You can try to imitate the sounds that your child is making and by copying any words they utter. You should not use long sentences when talking to your child and try to keep them simple so that they can follow. You can make communication fun for your child by using bright and noisy toys to attract the child’s attention.

Encourage your child to move more

You will need to carry your child around more but ensure that you give them room to move on their own. You can do this by holding them but leaving their arms and legs free so that they can strengthen their limb muscles. Offer balance in a way that allows them to look around. Place objects at a distance and encourage them to try to reach for these items as you offer your support. You can also encourage your child to stand more by supporting them with a frame.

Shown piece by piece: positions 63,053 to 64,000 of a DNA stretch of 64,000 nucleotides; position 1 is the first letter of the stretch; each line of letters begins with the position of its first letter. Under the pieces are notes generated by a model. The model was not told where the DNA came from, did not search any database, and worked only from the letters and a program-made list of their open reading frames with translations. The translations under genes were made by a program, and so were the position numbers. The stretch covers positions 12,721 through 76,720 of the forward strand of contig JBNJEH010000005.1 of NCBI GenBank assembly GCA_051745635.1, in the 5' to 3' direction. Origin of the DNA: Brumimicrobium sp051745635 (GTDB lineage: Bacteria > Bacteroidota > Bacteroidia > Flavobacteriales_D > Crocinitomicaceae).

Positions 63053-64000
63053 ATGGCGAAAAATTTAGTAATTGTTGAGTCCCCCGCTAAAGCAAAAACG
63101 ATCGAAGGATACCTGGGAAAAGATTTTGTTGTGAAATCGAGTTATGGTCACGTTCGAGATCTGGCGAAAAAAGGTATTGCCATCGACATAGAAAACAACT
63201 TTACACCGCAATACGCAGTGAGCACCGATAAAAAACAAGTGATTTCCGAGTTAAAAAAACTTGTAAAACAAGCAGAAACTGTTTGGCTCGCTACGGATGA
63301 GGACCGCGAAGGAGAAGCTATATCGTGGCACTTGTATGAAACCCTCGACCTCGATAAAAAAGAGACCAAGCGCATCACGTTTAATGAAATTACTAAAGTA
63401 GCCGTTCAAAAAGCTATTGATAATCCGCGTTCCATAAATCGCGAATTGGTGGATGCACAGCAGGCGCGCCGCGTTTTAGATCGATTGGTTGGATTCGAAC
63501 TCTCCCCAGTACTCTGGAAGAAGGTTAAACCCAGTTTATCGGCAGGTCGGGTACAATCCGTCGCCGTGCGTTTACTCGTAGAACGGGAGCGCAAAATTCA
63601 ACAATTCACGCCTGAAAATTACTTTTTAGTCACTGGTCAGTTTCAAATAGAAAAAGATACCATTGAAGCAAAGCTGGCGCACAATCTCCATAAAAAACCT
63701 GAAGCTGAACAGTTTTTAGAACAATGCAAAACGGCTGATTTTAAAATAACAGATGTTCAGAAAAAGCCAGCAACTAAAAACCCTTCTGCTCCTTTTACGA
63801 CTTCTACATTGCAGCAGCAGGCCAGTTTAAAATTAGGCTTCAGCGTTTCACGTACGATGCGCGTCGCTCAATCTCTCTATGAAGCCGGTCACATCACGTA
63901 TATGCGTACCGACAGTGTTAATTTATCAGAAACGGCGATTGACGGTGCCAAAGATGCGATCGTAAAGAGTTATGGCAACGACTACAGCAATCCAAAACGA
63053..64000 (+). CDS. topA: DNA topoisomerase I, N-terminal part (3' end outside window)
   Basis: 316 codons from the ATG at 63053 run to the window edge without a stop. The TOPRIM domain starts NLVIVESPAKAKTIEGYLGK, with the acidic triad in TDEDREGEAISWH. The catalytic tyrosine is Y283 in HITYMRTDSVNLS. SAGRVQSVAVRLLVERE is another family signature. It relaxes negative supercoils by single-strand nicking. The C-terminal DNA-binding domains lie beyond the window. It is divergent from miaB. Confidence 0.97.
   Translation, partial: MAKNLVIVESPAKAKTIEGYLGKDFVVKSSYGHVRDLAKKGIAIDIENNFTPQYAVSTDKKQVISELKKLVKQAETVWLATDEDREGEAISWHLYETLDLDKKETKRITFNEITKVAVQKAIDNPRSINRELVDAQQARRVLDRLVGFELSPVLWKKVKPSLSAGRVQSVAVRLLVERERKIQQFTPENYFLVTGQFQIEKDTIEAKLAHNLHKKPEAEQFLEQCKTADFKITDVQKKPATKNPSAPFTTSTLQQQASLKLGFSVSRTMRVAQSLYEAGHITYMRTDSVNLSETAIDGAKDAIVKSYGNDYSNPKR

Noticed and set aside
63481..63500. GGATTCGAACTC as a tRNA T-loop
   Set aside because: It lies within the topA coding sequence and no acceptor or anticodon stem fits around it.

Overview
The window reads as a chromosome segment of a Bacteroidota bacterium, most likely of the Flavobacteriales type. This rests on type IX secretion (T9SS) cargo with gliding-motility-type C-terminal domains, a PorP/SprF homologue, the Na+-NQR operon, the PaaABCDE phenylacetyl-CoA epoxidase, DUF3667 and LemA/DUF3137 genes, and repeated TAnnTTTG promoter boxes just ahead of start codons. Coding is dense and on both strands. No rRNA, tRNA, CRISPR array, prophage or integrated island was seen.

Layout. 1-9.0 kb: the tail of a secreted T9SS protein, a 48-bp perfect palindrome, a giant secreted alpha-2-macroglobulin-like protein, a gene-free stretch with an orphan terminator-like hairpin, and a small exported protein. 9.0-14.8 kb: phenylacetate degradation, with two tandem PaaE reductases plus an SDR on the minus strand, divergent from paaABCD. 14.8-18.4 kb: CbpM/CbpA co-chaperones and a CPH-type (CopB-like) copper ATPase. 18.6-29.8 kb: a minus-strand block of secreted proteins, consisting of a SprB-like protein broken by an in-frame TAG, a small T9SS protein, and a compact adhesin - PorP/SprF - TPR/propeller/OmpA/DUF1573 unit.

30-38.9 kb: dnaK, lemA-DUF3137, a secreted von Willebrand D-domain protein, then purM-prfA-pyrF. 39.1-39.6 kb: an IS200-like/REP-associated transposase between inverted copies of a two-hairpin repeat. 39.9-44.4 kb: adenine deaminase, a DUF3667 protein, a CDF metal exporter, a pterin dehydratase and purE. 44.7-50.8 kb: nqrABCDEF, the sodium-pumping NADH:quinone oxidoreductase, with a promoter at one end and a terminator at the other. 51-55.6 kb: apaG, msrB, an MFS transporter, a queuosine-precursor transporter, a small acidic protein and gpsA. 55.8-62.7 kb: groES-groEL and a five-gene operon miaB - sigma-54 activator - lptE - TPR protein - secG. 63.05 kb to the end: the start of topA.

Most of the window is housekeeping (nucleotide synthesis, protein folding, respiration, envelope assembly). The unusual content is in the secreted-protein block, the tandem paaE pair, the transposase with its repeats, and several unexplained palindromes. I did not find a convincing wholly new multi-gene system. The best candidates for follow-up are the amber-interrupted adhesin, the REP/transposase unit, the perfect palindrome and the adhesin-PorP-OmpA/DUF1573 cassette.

Change lying and sitting positions to build muscle strength

Allowing a child to lie on their side gives them room to use their hands and feet more while lying on the stomach strengthens the neck, back and arm muscles. You can stretch their legs muscles by sitting them on the floor with their legs straight. You can sit your child on a chair to develop their upper body strength. Ensure that their feet are firmly placed on the floor or a footrest.

  • Testimonials